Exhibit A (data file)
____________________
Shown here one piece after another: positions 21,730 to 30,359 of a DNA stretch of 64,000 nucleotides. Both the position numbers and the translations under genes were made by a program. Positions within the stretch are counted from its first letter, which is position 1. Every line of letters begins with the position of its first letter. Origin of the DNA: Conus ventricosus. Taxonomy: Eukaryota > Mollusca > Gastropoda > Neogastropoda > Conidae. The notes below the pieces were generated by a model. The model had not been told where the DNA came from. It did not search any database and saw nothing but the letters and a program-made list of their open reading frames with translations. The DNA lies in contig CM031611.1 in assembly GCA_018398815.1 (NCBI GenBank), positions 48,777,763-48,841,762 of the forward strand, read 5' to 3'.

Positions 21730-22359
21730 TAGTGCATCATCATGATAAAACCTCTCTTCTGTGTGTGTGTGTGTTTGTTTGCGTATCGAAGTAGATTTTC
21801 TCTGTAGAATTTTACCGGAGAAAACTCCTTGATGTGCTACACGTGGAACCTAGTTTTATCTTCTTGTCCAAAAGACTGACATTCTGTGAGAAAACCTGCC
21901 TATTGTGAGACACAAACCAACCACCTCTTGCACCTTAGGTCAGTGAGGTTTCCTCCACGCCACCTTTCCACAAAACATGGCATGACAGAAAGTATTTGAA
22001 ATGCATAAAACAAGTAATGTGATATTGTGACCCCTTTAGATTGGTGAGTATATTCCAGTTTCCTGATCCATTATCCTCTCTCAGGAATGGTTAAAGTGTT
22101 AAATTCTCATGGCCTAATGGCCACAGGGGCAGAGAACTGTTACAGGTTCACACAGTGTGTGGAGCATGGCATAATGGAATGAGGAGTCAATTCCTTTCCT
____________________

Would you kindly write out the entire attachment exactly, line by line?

Shown here one piece after another: positions 21,730 to 30,359 of a DNA stretch of 64,000 nucleotides. Both the position numbers and the translations under genes were made by a program. Positions within the stretch are counted from its first letter, which is position 1. Every line of letters begins with the position of its first letter. Origin of the DNA: Conus ventricosus. Taxonomy: Eukaryota > Mollusca > Gastropoda > Neogastropoda > Conidae. The notes below the pieces were generated by a model. The model had not been told where the DNA came from. It did not search any database and saw nothing but the letters and a program-made list of their open reading frames with translations. The DNA lies in contig CM031611.1 in assembly GCA_018398815.1 (NCBI GenBank), positions 48,777,763-48,841,762 of the forward strand, read 5' to 3'.

Positions 21730-22359
21730 TAGTGCATCATCATGATAAAACCTCTCTTCTGTGTGTGTGTGTGTTTGTTTGCGTATCGAAGTAGATTTTC
21801 TCTGTAGAATTTTACCGGAGAAAACTCCTTGATGTGCTACACGTGGAACCTAGTTTTATCTTCTTGTCCAAAAGACTGACATTCTGTGAGAAAACCTGCC
21901 TATTGTGAGACACAAACCAACCACCTCTTGCACCTTAGGTCAGTGAGGTTTCCTCCACGCCACCTTTCCACAAAACATGGCATGACAGAAAGTATTTGAA
22001 ATGCATAAAACAAGTAATGTGATATTGTGACCCCTTTAGATTGGTGAGTATATTCCAGTTTCCTGATCCATTATCCTCTCTCAGGAATGGTTAAAGTGTT
22101 AAATTCTCATGGCCTAATGGCCACAGGGGCAGAGAACTGTTACAGGTTCACACAGTGTGTGGAGCATGGCATAATGGAATGAGGAGTCAATTCCTTTCCT